Show caption A BRI-financed rail line running from China to Laos has led to deforestation and the eviction of thousands of families. Photograph: Wang Guansen/AP China Will China’s plan for a ‘green silk road’ live up to environmental promises? China has pledged to make its Belt and Road initiative greener, but critics say environmental guidelines ‘nonexistent’ John Vidal for Ensia Tue 20 Sep 2022 18.35 BST Share on Facebook
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In July 2019, China rolled out the red carpet for the Bangladeshi prime minister, Sheikh Hasina. Flown to Beijing by the Chinese government, she was greeted with an honour guard and banquet and received by the president, Xi Jinping, and the prime minister, Li Keqiang. Three days later, she returned to her capital, Dhaka, with nine agreements worth billions of dollars to build power plants and provide other development assistance.
Hasina’s short visit benefited both countries. Big new infrastructure projects would help lift living standards in Bangladesh, but also enable China to strengthen its influence on its fast-growing neighbour of more than 160 million people.
Those loans and agreements made up one very small part of China’s Belt and Road Initiative (BRI) – the world’s largest infrastructure programme since the US Marshall plan helped rebuild Europe after the second world war. Launched as a Xi flagship project in 2013, it involves China flooding the world with investments to construct a trillion-dollar-plus modern Silk Road network of many thousands of individual projects along major transcontinental corridors spanning Asia, Africa and eastern Europe.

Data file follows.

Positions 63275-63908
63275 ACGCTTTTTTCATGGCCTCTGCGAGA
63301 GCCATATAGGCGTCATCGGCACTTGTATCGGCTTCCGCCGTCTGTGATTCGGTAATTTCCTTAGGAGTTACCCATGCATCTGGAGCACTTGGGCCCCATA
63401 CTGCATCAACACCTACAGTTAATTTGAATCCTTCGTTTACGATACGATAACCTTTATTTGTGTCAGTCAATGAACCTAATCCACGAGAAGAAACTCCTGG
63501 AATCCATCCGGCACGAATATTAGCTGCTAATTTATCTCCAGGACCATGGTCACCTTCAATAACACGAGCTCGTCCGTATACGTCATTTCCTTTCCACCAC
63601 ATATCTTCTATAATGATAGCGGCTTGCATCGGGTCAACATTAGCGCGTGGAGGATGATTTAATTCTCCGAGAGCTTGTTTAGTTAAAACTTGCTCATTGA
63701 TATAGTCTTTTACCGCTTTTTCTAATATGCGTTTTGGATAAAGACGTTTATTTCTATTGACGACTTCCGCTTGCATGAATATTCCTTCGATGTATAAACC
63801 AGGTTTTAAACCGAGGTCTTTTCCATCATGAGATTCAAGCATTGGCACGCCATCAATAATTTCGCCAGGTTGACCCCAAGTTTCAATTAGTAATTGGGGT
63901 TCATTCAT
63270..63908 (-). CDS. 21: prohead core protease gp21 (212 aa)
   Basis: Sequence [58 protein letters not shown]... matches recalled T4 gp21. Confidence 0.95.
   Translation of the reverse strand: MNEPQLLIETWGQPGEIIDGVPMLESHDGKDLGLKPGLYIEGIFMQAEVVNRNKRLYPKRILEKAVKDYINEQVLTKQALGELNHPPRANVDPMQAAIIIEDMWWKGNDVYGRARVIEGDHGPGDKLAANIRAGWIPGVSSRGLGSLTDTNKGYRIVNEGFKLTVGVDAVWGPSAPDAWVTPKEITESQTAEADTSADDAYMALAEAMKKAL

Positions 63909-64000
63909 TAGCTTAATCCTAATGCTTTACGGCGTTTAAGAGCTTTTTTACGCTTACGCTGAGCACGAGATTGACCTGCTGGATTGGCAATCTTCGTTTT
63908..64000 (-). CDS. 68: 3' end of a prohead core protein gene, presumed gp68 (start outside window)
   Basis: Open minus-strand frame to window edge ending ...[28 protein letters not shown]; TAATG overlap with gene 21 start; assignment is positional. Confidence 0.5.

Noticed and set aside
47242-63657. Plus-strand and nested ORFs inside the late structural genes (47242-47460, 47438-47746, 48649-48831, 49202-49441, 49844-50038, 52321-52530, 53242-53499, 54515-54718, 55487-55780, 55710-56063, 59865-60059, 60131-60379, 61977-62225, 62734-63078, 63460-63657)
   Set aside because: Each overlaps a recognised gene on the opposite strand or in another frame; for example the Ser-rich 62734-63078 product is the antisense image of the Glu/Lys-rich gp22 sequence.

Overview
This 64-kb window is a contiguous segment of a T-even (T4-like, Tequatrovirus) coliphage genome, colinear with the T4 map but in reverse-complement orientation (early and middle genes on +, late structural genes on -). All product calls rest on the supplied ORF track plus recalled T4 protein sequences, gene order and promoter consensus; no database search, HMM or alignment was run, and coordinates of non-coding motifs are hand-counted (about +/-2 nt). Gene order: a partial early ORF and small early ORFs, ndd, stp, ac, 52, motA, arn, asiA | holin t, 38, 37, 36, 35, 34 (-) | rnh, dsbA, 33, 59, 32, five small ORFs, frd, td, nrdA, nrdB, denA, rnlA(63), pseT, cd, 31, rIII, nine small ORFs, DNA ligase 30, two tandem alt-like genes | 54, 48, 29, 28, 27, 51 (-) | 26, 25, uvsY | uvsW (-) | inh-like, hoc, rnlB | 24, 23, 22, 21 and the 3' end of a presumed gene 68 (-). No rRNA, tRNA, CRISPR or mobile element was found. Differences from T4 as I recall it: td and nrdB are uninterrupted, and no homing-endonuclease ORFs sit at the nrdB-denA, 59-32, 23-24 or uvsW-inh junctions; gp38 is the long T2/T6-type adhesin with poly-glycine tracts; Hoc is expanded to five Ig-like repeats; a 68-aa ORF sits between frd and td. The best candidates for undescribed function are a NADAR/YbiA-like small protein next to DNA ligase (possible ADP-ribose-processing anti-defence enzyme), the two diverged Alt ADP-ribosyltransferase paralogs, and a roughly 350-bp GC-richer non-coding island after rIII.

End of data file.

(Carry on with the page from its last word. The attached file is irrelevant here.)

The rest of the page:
But while many world leaders have welcomed the BRI as a way to raise cheap loans and receive grants not available from the World Bank or wealthy countries, they are becoming more cautious as the full environmental and social costs of China’s loans become apparent and their countries risk being swamped with debt.
Many BRI projects have involved pushing roads and rail freight lines through some of the world’s biologically richest places. In one study, the World Wildlife Fund and HSBC warned that the BRI could impact many critical biodiversity spots, endangering 265 threatened species such as Amur tigers, oriental white storks and giant pandas.
The University of Queensland researcher Divya Narain, the lead author of a study published in Nature about biodiversity safeguards for the BRI, says the initiative is potentially the “riskiest environmental project in history”, poised to transform global transport and trade.